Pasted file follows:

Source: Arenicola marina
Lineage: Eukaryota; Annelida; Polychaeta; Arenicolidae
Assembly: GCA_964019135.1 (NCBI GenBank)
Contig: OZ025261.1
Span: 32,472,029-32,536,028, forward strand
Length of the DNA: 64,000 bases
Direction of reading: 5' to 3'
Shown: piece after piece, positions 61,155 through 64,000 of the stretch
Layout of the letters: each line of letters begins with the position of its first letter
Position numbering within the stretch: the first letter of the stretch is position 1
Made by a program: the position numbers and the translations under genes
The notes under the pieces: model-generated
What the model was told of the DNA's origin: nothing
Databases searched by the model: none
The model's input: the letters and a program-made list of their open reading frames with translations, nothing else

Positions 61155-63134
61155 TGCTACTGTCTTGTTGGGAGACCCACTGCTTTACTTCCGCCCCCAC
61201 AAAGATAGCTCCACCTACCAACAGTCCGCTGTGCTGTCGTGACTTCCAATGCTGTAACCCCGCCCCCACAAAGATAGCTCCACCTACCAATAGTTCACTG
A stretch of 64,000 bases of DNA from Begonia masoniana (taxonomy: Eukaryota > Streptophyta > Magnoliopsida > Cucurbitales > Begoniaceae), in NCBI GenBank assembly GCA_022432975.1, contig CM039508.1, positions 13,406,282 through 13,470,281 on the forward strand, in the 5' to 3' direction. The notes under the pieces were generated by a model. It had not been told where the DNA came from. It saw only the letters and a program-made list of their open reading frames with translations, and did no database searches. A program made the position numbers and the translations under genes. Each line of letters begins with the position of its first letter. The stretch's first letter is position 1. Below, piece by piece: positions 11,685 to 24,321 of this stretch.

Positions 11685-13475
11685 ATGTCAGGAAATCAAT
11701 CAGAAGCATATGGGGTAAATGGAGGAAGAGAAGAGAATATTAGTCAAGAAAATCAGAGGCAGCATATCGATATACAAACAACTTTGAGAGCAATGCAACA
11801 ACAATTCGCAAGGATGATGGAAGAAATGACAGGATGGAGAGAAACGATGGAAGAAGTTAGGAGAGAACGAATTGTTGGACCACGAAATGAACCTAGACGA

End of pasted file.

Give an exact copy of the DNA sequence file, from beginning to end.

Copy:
Source: Arenicola marina
Lineage: Eukaryota; Annelida; Polychaeta; Arenicolidae
Assembly: GCA_964019135.1 (NCBI GenBank)
Contig: OZ025261.1
Span: 32,472,029-32,536,028, forward strand
Length of the DNA: 64,000 bases
Direction of reading: 5' to 3'
Shown: piece after piece, positions 61,155 through 64,000 of the stretch
Layout of the letters: each line of letters begins with the position of its first letter
Position numbering within the stretch: the first letter of the stretch is position 1
Made by a program: the position numbers and the translations under genes
The notes under the pieces: model-generated
What the model was told of the DNA's origin: nothing
Databases searched by the model: none
The model's input: the letters and a program-made list of their open reading frames with translations, nothing else

Positions 61155-63134
61155 TGCTACTGTCTTGTTGGGAGACCCACTGCTTTACTTCCGCCCCCAC
61201 AAAGATAGCTCCACCTACCAACAGTCCGCTGTGCTGTCGTGACTTCCAATGCTGTAACCCCGCCCCCACAAAGATAGCTCCACCTACCAATAGTTCACTG
A stretch of 64,000 bases of DNA from Begonia masoniana (taxonomy: Eukaryota > Streptophyta > Magnoliopsida > Cucurbitales > Begoniaceae), in NCBI GenBank assembly GCA_022432975.1, contig CM039508.1, positions 13,406,282 through 13,470,281 on the forward strand, in the 5' to 3' direction. The notes under the pieces were generated by a model. It had not been told where the DNA came from. It saw only the letters and a program-made list of their open reading frames with translations, and did no database searches. A program made the position numbers and the translations under genes. Each line of letters begins with the position of its first letter. The stretch's first letter is position 1. Below, piece by piece: positions 11,685 to 24,321 of this stretch.

Positions 11685-13475
11685 ATGTCAGGAAATCAAT
11701 CAGAAGCATATGGGGTAAATGGAGGAAGAGAAGAGAATATTAGTCAAGAAAATCAGAGGCAGCATATCGATATACAAACAACTTTGAGAGCAATGCAACA
11801 ACAATTCGCAAGGATGATGGAAGAAATGACAGGATGGAGAGAAACGATGGAAGAAGTTAGGAGAGAACGAATTGTTGGACCACGAAATGAACCTAGACGA